Who are you?

One half of the questions we asked you as part of our community consultation process were about you. Our aim was to discover as much about the local community for whom Streets Without Cars will be designed. We asked about:

  • Your age, gender and home situation
  • Where you work and how get there
  • How many cars and bikes your household owns
  • The makeup of your household and how long you’ve been living here

Here’s what we discovered:

/Users/Warwick/Dropbox/MiSlo/projects/0022-Streets Without Cars

Personal details

20131212 neighbour commute

Work

20131212 neighbour travel

Distance travelled to work

20131212 neighbour household

The household

Based on these research findings, we can make some key observations about the community:

  • There is a rich mix of age groups and home situations represented, from students and young professionals in share houses, to young families, to older individuals and couples. While there is a large minority of students (22%), they are not in the majority as might have been expected.
  • There are a little over double the number of rented houses as there are owner occupied. Renters tend to have moved into the area more recently than owners: on average in the past 18 months compared 8 years.
  • Most people work or study close to home, 86% within a radius of less than 10km. This equates to 73% of residents who work or study at home, in the inner north or in the city.
  • A minority (32%) use a car to get to and from work. A larger minority (45%) use public transport, ride or walk. The remainder (23%) work at home or are primary care givers.

We also asked:

  • What access you have to private open space
  • How you use it and the median strip along Drummond Street

Here’s what you said:

20131212 neighbour pos

Access to private open space

20131212 neighbour pos use

Use of private open space

20131212 neighbour street use

Use of street

These access and usage patterns reveal the following:

  • 100% of residents have access to a private courtyard, though anecdotally they vary vastly in quality and usability.
  • Only 9% have access to an off-street car space, and of these only 5% use them for parking.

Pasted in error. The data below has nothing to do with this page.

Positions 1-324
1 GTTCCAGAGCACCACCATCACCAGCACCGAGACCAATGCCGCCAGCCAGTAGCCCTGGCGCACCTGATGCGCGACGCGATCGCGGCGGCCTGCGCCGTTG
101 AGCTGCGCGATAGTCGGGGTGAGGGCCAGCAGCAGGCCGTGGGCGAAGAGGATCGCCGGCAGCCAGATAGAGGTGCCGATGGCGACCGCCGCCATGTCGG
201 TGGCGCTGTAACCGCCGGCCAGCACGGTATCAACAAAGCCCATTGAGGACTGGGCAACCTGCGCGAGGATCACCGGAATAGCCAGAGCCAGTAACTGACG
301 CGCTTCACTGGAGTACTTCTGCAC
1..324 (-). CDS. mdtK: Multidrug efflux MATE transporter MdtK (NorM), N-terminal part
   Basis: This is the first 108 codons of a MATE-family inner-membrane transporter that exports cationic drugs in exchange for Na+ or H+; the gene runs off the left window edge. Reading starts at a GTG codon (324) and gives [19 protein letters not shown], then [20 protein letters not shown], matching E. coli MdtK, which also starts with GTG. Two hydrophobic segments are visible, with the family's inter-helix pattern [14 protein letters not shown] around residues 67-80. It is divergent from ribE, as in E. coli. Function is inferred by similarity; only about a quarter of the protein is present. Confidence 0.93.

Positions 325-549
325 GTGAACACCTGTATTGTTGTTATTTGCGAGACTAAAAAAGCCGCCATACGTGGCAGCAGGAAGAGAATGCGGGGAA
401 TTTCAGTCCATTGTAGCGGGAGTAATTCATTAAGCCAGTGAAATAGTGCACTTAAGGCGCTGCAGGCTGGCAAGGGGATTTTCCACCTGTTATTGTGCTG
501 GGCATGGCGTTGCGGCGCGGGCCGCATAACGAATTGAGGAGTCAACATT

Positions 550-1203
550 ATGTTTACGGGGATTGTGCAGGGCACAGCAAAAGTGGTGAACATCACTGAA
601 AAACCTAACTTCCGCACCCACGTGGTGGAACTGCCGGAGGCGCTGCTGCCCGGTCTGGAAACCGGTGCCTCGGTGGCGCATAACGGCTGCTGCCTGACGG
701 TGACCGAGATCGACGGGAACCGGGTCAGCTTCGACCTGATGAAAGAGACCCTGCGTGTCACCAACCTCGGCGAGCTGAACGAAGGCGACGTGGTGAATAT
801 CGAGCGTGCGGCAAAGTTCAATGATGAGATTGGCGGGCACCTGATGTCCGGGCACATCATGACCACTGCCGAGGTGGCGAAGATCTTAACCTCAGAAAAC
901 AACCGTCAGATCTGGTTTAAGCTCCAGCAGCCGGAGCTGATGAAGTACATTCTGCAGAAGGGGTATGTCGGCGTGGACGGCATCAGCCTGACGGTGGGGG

• Almost all residents (95%) make use of their private open space in one way or another. A majority (86%) treat their outdoor spaces as extensions of their living environments and 55% use them for socialising. Living and socialising activities include relaxing, studying, cooking, drinking, entertaining and partying.
  • 77% of residents make use of the street in one way or another. Again, living (41%) and socialising (55%) activities are the most common uses, including picnics, parties, entertaining, drinking, reading, sunbaking and relaxing.
  • There was general agreement that the generous dimensions of the street facilitate social activities and offsets smaller private living spaces. The dense built fabric, which blocks the sun in either the morning (odd street numbers) or afternoon (even street numbers), encourages residents to use the street to compensate.

Image sources:

  1. Personal details. Copyright Mihaly Slocombe.
  2. Work details. Copyright Mihaly Slocombe.
  3. Distance travelled to work. Copyright Mihaly Slocombe.
  4. The household. Copyright Mihaly Slocombe.
  5. Access to private open space. Copyright Mihaly Slocombe.
  6. Use of private open space. Copyright Mihaly Slocombe.
  7. Use of the street. Copyright Mihaly Slocombe.
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6 thoughts on “Who are you?

    1. Actually, the entire landscape is connected via gentle ramps running up both sides of the street. Same goes for the at-grade strip for car movement. The terraces are restricted to one half of the street only.

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